I came across this topic on reddit.com and there is another similar interesting talk on TED.com titled Barry Schwartz on the paradox of choice. Barry Schwartz is an American psychologist and he has written a book with the title The Paradox of Choice: Why More is Less) and you can find it on Amazon or any bookstore.

There is a similar study by Sheena S. Iyenga from Columbia University and Mark R. Lepper from Stamford University titled When Choice is Demotivating: Can One Desire Too Much of a Good Thing? The results of the study can be summarized by the article Customers given too many choices are 10x less likely to buy.

There is funny comic strip that talks about choices at Daisy Owl.


Example anecdote on this issue from reddit.
From user HardwareLust:
"I think it depends on what type of person you are. My gf and I are polar opposites on this subject.

She's not bothered by choices at all. If she needs something, she goes to a store, and chooses from what they have. So, for example, if we need a toaster, she'll go to Target and just buy whichever one has the prettiest box, or whatever and she's happy.

Me? Ha. First thing I would do is read all the reviews on every toaster ever made. Then, I would join a forum for toaster fans, and read about all the cool toasters, and what mods they have made to their toasters, what's the best bread to toast, etc. Then, I would endlessly search the internet for the best deal on whatever toaster it was that I wanted (assuming I've been able to pick one to begin with.) Then, after I buy it and get home, I endlessly ruminate over whether I made the right choice or not.

So, she needs a toaster, it takes her an hour, max. Me, it takes 6 months.

EDIT: Like take buying a car, for example. I've wanted a new car for the last 3 years, but I'm fucking paralyzed by all the data that must be taken into account on purchasing a car. Thank god my old one hasn't died yet. My gf's been through two cars already in the amount of time I've tried to decide on one!"


From user combuchan also from Reddit:
"I was in the grocery store the other day to pick up some various cleaning supplies to finish the job in my place.

There was a special on Lysol toilet bowl cleaner. I have no brand preference and go by the cheapest per unit volume, so Lysol's buy-one-get-one-free special was a tantalizing prospect.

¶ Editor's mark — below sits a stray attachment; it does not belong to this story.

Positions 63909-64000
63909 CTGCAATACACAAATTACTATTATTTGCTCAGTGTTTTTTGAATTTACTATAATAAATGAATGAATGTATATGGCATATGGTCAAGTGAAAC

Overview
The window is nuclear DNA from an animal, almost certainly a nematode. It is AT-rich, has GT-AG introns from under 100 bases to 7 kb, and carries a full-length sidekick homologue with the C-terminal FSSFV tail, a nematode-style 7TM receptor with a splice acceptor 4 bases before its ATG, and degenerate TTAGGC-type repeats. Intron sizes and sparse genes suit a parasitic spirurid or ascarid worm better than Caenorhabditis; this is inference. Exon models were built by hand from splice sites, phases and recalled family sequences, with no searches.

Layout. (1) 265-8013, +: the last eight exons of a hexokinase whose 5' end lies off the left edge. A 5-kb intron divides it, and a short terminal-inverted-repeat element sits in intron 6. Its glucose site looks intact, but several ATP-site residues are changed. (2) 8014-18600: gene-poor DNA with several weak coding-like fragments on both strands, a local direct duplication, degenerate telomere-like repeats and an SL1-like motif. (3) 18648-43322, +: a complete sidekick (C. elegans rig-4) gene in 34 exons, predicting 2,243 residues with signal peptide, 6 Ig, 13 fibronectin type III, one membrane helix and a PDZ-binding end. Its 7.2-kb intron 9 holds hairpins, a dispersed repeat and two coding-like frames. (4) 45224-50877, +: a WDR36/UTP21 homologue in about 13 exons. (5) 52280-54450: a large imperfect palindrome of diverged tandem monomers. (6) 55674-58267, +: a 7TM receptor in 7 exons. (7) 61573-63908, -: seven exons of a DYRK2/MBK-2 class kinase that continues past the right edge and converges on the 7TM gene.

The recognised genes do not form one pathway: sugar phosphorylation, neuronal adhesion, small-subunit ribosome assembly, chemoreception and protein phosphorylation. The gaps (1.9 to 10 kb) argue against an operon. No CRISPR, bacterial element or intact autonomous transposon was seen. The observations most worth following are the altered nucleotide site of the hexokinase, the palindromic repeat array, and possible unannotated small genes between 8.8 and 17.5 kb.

are there fucking five different varieties of Lysol toilet bowl cleaner?

I shit you not ... not yet at least, for I dare not ruin my work ... I must have spent 10 minutes trying to figure out which one to buy.

One clings more. One is super penetrating. One has bleach. One seems for hypochondriacs judging by the fact that it declared its murderous intents on two more pathogens than the other ones. How much time do they spend figuring this out? Will the other varities ultimately rule out my eating off it when I'm done because I killed rotavirus and not E Coli?

Would it be that hard for them to just make one that does all of the above so I don't have to stand there like a dumbass and figure out which one is best and why, incidentally, one of them costs 30 cents more than the others? The equal or lesser value proposition becomes ever more difficult in this case.

I was so angry and dejected.

Ultimately, I picked two of the bleach variety.

I picked outright chemical friendliness over something that might offer more cling action or make me less susceptible to reverse anal transmission of a fantastic variety of bacteria.

I'll never know.

Fuck you Lysol. You thought you were being consumer friendly with your specials and your variety, but my decision haunts me to this day. You almost made me spend 50c more a bottle on the one that was good for the environment.

For shame."


Another talk by Barry Schwartz for Google.

Wikipedia.org (Barry Schwartz)
Amazon.com (The Paradox of Choice: Why More is Less)
DaisyOwl.com (Daisy Owl - Cheese)